At National Taiwan Normal University (NTNU), the Department of Taiwanese Literature has seen the highest number of students changing majors among the university departments.

Chen Pin-chun (陳品均), a student at NTNU majoring in Taiwanese literature, told TNLI that more than half of her classmates contemplated transferring or applying for a double major during their freshman year. Chen herself also has a double major.

“No more than 10% of the students in my class find Taiwanese literature intriguing at the beginning,” Chen says.

However, more than half of the people TNLI interviewed believe studying Taiwanese literature changes how students understand and think about local Taiwanese culture. Many remain interested in Taiwanese literature and enroll in related courses.

Limited future career?

Some Taiwanese have little knowledge about Taiwanese literature and doubt its impact in helping their career prospects.

Chan Ya-chi (詹雅淇), a student majoring in Taiwanese literature at National Cheng Kung University (NCKU), told TNLI she is often asked questions like, “What can you do based on your major?” and, “Are there really jobs for Taiwanese literature students?”

Tigris Tsai (蔡敏秀), who majored in English literature for her bachelor degree and Taiwanese literature for master degree at NTNU, said she has seen very few students who majored in Taiwanese literature at college continue on an academic path after graduation.

“Also, very few Taiwanese literature students continue to earn a living based on their abilities that relate directly to their major, such as teaching Taiwanese,” Tsai said.

Chan said she sometimes finds it hard to apply for a job, because some of the job vacancies are limited to students with majors in Chinese or English.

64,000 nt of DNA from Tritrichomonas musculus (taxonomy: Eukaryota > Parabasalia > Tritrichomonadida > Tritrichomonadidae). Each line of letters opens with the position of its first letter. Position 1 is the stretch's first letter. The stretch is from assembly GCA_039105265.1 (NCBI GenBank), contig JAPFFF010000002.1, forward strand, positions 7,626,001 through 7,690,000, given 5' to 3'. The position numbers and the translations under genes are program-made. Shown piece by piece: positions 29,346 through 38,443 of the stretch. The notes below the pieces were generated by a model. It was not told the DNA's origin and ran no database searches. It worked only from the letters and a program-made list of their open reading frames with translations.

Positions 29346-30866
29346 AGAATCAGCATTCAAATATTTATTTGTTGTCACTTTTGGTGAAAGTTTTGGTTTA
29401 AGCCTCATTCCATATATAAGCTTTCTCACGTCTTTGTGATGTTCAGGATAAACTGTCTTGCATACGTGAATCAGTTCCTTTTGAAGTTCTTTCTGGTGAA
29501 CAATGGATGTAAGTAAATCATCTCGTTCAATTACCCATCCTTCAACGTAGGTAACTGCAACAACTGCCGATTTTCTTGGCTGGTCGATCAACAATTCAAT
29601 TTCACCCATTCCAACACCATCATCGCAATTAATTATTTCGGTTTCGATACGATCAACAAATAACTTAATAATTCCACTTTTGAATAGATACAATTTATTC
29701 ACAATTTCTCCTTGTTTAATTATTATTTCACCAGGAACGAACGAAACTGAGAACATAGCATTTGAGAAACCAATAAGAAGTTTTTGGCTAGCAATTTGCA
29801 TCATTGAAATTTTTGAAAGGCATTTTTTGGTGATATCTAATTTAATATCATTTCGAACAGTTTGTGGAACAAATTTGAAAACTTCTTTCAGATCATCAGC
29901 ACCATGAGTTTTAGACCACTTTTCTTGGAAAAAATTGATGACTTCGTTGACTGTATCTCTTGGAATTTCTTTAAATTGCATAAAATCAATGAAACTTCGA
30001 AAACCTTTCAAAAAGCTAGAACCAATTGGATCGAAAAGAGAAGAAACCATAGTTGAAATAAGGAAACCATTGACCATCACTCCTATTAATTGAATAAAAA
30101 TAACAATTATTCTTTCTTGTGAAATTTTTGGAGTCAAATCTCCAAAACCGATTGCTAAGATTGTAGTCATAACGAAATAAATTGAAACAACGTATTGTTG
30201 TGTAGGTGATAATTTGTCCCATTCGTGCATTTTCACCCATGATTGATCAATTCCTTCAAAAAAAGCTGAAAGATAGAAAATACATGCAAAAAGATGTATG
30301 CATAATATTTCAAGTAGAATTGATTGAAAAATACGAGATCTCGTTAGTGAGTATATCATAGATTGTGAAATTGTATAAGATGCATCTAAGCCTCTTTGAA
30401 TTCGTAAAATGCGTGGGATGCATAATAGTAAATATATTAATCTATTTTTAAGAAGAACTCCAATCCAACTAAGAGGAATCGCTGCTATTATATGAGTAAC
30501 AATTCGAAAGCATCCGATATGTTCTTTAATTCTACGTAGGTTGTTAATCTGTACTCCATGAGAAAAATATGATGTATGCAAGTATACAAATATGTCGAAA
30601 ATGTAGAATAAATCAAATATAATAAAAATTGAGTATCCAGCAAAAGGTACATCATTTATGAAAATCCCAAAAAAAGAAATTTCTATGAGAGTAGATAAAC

However, both Chen and Chan agree that if one can cultivate other abilities while discovering the beauty of Taiwanese literature, they will find themselves caring strongly for the local culture, an experience they cherish.

“While there aren’t many jobs directly related to Taiwanese literature, some occupations that require multiple abilities still suit our students,” said Chan.

Thomas Chang-Yao Tsao (曹昌堯), vice principal of CSMU, said too many students chose literature-related majors, leading to an excessive number of students in the field. Tsao said that as students may risk future unemployment, the school should encourage more people to enroll in more "practical" majors.

Meanwhile, some students at CSMU say it is harder to improve recognition for local literature in Taiwan than abroad. Some students say studying at the Department of Taiwanese Languages helps in learning to speak Taiwanese, which is important for medical students to communicate with older patients. Many also believe this to be the original intention behind the creation of the department.

What exactly do students learn in Taiwanese literature departments?

Jesse Tseng, editor at The News Lens, says different subjects are taught at the Taiwanese Literature Department at NCKU. He points out that Taiwanese literature is not limited to works about Taiwan and that many works of contemporary literature and authors related to Taiwan are included in the education system. Aside from linguistics and literature theory, which are both required courses, students can also select various courses such as Taiwanese history and several different languages. Taiwanese, Hakka and Vietnamese are all included in the course.

Chen Li-shin (陳立欣), president of the Taiwanese Literature student union at NCKU, told TNLI that the future prospects of Taiwanese literature major students are much broader than most people imagine.

Chen said her school provides courses related to communication for students with different talents. “Some of my classmates plan to work in media while some are fond of theater performance. These are all possible jobs for students,” said Chen.

Chen herself studies documentary production, integrating her knowledge of Taiwanese culture and film-making. “My major gives me more than I expected,” Chen says. “Since our education in high school mainly focuses on Chinese culture, these courses in college totally changed my previous impression about Taiwan. Now I know more about this island, its history and the importance of local culture.”